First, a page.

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Overeating is generally considered to be consuming more food than the body needs, or eating more than the recommended amount for one’s age, gender, and activity level. It can also refer to eating too frequently or eating in response to emotional triggers rather than physical hunger. Overeating can lead to weight gain and other health problems.
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If you find yourself struggling with overeating, what can you do to stop or limit it? The journey is a fairly individual one, but there are some science-backed strategies which might help you curb the urge to overeat.
When is overeating a problem?
It’s true that almost everyone overeats from time to time. We’ve all had an extra portion of food at a family gathering or helped ourselves to pizza with friends when we’d already had dinner. So when exactrly does it become problematic? The line is blurry.
While the odd meal or snack which is a bit bigger than normal isn’t going to do any harm, regular overeating can. Physically, you might find that you develop health problems linked to obesity or blood sugar issues.
On top of that though, overeating can also be linked to disordered eating. And emotional eating. And plenty of other mental wellbeing issues.
How do you stop overeating?
People overeat for many different reasons. Some people eat too much when they feel stressed, while others overeat due to a lack of planning or because they use food as a pick-me-up.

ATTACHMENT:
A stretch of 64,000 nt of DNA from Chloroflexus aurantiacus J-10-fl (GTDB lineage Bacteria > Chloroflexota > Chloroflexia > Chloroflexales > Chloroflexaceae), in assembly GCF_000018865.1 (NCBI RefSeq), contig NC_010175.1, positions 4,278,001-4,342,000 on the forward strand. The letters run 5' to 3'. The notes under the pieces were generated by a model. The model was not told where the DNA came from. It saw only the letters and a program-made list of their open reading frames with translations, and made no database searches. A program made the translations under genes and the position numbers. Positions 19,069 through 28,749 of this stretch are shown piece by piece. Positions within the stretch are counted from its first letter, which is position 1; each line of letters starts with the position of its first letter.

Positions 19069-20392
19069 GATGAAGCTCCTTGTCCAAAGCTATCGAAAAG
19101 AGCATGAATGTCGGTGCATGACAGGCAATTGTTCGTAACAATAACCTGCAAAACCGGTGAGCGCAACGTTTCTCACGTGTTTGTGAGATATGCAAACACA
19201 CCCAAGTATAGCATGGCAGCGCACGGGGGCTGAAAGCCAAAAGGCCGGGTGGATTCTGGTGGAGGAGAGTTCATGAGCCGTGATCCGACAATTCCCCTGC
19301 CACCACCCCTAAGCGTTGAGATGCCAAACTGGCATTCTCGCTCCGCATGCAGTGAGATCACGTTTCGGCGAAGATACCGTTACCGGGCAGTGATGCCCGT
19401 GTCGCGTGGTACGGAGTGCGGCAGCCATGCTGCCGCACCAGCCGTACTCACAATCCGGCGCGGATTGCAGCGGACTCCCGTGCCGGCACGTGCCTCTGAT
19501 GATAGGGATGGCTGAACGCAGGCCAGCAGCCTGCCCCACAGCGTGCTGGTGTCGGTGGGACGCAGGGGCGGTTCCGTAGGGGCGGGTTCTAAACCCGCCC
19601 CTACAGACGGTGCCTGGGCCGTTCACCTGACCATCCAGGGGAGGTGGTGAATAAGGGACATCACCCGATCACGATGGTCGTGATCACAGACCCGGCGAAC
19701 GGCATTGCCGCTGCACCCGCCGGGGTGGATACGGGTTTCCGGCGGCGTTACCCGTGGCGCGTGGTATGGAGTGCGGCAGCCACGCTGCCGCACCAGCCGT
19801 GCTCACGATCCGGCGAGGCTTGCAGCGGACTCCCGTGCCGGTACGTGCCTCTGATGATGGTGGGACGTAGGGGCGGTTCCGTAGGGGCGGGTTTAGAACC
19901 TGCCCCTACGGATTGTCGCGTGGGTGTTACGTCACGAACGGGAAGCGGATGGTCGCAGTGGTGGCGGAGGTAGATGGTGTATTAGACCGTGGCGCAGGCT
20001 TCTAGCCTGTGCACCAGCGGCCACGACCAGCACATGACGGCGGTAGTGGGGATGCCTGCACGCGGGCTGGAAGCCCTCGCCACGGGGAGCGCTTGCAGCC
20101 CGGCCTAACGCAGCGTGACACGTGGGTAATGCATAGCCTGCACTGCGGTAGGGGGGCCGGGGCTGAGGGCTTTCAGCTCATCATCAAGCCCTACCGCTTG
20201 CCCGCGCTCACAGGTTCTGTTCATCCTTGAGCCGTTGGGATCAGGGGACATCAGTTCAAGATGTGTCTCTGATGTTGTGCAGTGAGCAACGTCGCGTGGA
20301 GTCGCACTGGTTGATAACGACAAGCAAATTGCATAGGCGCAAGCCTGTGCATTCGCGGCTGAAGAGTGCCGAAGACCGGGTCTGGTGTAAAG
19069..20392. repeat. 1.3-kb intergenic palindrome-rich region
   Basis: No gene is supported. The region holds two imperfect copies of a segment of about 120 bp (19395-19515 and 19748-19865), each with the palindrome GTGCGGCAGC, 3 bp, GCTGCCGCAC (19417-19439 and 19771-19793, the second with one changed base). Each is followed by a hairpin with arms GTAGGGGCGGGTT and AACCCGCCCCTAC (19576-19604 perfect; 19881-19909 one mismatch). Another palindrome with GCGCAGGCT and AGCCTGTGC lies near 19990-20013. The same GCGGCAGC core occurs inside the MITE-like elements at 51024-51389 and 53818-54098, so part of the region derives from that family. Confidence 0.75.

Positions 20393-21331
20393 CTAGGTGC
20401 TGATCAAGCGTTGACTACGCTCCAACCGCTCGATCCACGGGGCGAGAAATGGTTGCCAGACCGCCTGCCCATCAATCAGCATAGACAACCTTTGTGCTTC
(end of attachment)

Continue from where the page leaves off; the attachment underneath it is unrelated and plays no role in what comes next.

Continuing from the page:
It’s important to address the underlying causes of overeating in order to effectively manage it. The good news is that there’s almost as many ways to stop overeating as there are reasons it starts.
None of them are fool proof, and you’ll need to be aware of your hunger cues. But some strategies include.
Keeping a food diary
We all have those moments where we grab a snack or eat something without really paying attention, and before we know it, we’ve overeaten. Or when you realise at the end of the day that you ate three chocolate bars and five meals.
Keeping a food diary can be a useful tool to help you become more aware of your eating habits. By jotting down what you eat, when you eat it and how you feel, you’ll be able to identify patterns and triggers for your overeating.
Once you know what triggers your overeating, you can start working on ways to avoid or manage them.
Have you ever found yourself eating in front of the TV or while scrolling through your phone? It’s common practice nowadays. But the problem is that in the blink of an eye, the food is gone and you don’t even remember enjoying it. Sometimes you don’t even remember eating it, let alone enjoying.
Mindful eating can be a helpful practice to try. It’s all about being fully present and paying attention to the experience of eating. By taking the time to savor the flavors, textures and smells of your food, you’ll be able to eat more slowly, enjoy your food more and be more satisfied with smaller portions. It’s also a great way to identify when you’re truly hungry and when you’re eating for other reasons, like stress or boredom. And by being more mindful of your body’s signals of fullness, you’ll be able to stop eating when you’re satisfied, instead of overeating.